How to Calibrate a Meat Thermometer


Nailing proper meat doneness is tricky enough without having to worry that your thermometer is full of baloney. This easy technique will help ensure accuracy.

The goal is to get your thermometer to verify a temperature you can already recognize without even using it—namely, freezing point (32°F) or boiling point (212°F). Testing a liquid close to either state should get you within a few degrees of the actual temperature, but I always get confused with the boiling technique.

Are we talking a full rolling boil? Or just some bubbles? Rather than do the research, or wait for the water to heat, I usually opt for the cold method. It's easy:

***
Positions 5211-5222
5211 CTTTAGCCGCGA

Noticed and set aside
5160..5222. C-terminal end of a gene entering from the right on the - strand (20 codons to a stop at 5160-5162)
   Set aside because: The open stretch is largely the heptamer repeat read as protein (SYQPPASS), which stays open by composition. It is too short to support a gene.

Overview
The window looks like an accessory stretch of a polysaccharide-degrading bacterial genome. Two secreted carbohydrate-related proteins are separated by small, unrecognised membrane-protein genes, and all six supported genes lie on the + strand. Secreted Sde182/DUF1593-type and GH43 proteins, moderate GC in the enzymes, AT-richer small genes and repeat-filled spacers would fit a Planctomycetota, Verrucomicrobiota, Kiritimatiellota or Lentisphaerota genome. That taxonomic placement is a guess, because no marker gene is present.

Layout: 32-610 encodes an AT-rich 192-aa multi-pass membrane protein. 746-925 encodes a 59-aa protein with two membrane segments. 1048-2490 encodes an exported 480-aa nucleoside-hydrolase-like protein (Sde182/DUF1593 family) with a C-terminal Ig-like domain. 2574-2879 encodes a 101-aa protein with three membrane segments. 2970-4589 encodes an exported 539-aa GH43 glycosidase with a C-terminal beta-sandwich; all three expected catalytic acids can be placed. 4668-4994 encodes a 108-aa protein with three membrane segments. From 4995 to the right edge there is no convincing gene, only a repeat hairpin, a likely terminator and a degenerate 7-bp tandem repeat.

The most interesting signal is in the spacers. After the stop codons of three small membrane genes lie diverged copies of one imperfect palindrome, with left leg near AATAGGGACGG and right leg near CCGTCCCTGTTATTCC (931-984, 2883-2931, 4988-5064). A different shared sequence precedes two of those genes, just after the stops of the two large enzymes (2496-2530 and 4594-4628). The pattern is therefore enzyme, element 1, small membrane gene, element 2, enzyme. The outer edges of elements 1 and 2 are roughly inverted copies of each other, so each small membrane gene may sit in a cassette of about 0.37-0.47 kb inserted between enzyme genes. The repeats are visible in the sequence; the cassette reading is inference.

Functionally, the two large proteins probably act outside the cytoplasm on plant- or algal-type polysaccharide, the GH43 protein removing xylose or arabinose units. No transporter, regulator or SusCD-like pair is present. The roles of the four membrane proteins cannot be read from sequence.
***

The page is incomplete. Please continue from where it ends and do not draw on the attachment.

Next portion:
The Easiest Way to Calibrate a Meat Thermometer

1. Fill a drinking glass with as much ice as you can.

2. Pour in some cold tap water.

3. Give it a few minutes—you're looking for that happy point where the water has reached it's peak chill, but the ice hasn't really started melting.

4. Plunge the thermometer into the iciest part of the water. It should register somewhere in the 32°F range, or a few degrees above. If so, you've found yourself a loyal thermometer. If not, simply adjust to this temp by turning the dial or screw in the back.

When it's time to poke that meat, remember to insert the thermometer into the thickest part, away from the bone or excess fat, for an accurate doneness reading. For particularly thin meats, like burger patties, insert it sideways.

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